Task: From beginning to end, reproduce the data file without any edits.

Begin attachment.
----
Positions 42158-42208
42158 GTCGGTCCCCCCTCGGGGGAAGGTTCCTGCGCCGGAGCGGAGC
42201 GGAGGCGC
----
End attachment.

Positions 42158-42208
42158 GTCGGTCCCCCCTCGGGGGAAGGTTCCTGCGCCGGAGCGGAGC
42201 GGAGGCGC